Definition of Prisoners Dilemma

What is the "prisoner's dilemma"? What is the definition of the term "prisoner's dilemma"?

The "prisoner's dilemma" is a fascinating study of game theory and an example of a situation where the rational choice is not always the choice that is made.

The illustration of the term Prisoners Dilemma.

Let's take the standard "prisoner's dilemma" example that was framed by Merrill Flood and Melvin Dresher in 1950.

Two members of the same gang are arrested.

The prosecutors have enough evidence to sentence both members on a lesser charge, though they are hoping that a confession from one or both of the men will result in a greater charge.

The prosecutors offer both men the same deal. If you rat out the other member, you earn the possibility of serving no time in jail, provided that the other member stays silent.

If both gang members rat each other out, they will both serve two years in jail.

If one gang members rats the other out and the other stays silent, the collaborating gang member will go free, while the silent gang member will serve three years in jail.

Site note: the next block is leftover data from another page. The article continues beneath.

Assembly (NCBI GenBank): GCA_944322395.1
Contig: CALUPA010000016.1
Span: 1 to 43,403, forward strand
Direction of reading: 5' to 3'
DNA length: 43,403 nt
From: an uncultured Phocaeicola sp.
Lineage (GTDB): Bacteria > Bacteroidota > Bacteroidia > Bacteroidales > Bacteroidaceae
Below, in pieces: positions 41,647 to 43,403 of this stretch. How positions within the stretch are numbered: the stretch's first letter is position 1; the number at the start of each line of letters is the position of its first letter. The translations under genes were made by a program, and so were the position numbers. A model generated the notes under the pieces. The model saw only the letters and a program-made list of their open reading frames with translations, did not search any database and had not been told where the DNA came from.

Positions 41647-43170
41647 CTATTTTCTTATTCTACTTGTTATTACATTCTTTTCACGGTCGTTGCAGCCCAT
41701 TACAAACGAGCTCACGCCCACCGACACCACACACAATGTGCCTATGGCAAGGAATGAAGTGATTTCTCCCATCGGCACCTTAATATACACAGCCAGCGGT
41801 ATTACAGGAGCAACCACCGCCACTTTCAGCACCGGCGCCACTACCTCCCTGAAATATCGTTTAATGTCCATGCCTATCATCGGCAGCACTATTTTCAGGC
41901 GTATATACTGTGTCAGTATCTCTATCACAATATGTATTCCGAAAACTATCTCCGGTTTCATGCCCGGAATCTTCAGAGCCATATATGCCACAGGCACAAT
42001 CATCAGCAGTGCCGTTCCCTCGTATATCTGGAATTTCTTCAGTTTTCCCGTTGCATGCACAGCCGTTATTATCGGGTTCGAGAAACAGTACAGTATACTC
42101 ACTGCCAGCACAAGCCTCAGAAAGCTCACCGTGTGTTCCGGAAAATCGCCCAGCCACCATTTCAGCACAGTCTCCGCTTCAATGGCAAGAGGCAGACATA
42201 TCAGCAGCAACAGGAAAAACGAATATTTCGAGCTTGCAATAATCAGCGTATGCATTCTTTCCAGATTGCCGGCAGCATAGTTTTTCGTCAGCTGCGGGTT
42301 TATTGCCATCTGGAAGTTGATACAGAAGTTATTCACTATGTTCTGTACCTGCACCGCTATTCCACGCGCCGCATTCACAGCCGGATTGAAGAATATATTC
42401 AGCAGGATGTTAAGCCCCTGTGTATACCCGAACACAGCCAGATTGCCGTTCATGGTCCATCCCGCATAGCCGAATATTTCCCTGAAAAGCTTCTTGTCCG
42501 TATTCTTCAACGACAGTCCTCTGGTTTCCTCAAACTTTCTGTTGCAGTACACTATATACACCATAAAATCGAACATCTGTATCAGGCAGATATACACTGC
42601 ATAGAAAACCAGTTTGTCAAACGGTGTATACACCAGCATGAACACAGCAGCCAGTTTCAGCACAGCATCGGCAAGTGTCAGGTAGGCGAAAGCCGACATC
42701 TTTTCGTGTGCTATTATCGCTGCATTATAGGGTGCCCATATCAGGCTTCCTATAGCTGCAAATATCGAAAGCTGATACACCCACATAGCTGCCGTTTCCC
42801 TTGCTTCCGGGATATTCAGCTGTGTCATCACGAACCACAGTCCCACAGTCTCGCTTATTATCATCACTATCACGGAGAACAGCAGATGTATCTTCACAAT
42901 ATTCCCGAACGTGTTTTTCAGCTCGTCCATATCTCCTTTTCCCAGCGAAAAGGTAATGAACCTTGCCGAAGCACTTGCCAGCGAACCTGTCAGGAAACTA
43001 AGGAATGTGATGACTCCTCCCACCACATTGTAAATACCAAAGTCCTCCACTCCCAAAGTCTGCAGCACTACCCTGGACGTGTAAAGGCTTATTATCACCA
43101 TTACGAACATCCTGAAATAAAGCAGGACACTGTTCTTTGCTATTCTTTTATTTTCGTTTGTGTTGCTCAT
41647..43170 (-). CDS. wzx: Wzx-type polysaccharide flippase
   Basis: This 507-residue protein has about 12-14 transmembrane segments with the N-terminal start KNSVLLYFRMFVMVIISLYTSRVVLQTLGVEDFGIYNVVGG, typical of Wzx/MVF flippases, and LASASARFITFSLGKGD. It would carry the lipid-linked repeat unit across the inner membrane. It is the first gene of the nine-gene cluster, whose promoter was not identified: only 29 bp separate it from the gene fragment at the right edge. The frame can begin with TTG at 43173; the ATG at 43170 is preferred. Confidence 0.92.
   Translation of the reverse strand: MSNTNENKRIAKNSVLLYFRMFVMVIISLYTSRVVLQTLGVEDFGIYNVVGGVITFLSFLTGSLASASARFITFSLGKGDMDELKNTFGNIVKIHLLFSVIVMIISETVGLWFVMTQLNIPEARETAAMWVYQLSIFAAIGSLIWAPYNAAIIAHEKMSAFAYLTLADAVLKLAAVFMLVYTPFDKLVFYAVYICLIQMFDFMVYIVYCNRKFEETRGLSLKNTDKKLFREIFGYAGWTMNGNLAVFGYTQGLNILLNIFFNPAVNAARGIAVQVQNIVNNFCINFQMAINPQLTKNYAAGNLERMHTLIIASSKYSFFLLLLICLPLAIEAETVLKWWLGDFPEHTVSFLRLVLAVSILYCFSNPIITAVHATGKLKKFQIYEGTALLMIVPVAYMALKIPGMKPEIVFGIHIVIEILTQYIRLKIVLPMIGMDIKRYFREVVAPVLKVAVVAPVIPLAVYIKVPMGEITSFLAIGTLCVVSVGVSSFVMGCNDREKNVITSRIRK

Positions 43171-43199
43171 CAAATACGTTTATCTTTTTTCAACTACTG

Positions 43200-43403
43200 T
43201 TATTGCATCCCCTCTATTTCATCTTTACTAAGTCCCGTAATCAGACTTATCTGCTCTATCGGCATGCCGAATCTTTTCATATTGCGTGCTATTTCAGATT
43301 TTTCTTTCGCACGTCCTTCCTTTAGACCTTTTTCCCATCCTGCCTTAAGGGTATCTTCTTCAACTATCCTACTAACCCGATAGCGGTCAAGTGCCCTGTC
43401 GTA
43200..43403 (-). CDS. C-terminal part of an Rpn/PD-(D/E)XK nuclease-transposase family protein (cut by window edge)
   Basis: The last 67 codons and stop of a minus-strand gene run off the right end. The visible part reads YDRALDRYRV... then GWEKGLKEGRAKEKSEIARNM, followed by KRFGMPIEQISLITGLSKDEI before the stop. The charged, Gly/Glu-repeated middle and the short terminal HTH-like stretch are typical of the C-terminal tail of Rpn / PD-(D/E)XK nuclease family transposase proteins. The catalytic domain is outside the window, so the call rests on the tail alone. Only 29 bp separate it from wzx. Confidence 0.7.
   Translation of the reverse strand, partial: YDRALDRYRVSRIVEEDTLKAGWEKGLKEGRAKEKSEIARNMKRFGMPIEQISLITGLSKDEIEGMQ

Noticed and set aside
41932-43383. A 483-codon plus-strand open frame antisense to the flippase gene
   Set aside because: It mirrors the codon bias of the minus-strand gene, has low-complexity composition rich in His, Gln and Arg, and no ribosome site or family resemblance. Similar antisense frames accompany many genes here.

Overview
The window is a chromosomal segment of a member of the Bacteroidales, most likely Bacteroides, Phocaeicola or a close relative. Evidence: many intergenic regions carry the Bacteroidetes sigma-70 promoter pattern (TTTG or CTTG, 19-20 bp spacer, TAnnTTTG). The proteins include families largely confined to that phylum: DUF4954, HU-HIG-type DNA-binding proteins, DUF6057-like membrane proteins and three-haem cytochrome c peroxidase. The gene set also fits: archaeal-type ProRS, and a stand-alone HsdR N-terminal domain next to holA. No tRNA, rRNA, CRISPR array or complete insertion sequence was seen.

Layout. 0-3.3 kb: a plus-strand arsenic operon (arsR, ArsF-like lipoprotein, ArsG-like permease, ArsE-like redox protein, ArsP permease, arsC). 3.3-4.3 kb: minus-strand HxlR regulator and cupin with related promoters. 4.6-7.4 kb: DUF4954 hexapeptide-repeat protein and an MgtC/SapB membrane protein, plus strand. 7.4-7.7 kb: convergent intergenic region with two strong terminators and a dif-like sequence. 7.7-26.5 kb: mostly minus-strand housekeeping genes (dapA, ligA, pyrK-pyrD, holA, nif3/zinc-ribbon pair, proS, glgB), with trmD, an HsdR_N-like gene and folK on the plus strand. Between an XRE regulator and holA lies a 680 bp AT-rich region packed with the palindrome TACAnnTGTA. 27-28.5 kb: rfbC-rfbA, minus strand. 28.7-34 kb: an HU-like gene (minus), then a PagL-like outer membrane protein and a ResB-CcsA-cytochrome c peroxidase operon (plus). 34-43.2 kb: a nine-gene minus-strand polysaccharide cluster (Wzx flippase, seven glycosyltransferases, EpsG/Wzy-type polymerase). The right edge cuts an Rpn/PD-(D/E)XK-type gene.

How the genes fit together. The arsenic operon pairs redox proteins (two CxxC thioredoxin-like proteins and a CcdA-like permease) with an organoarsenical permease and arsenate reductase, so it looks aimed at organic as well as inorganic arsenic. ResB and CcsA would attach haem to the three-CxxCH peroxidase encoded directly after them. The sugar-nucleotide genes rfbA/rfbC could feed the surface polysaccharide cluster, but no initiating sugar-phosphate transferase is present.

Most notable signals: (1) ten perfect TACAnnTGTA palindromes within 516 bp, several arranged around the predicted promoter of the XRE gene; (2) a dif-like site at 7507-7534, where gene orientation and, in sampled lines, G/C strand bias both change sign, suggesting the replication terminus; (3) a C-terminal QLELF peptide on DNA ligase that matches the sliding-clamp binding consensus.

If both gang members stay silent, both members will serve one year in jail on the lesser charge.

This is the "prisoner's dilemma" - do you stay silent or rat out your partner?

The correct choice, in terms of individual reward, is to rat out your partner, as there is a greater potential reward compared to staying silent.

Humans, however, tend to exhibit a bias towards co-operative behavior.

In another real world example, two athletes are given the opportunity to take steroids.

If neither athlete decides to take steroids, neither athlete gains an advantage over the other.

If one athlete decides to take steroids, they will gain an advantage over the other athlete and potentially make more money. There are obvious downside risks though, in the form of potential legal and health ramifications.

If both athletes decide to take steroids, neither athlete gains an advantage, though both athletes get all of the potential downside risk.

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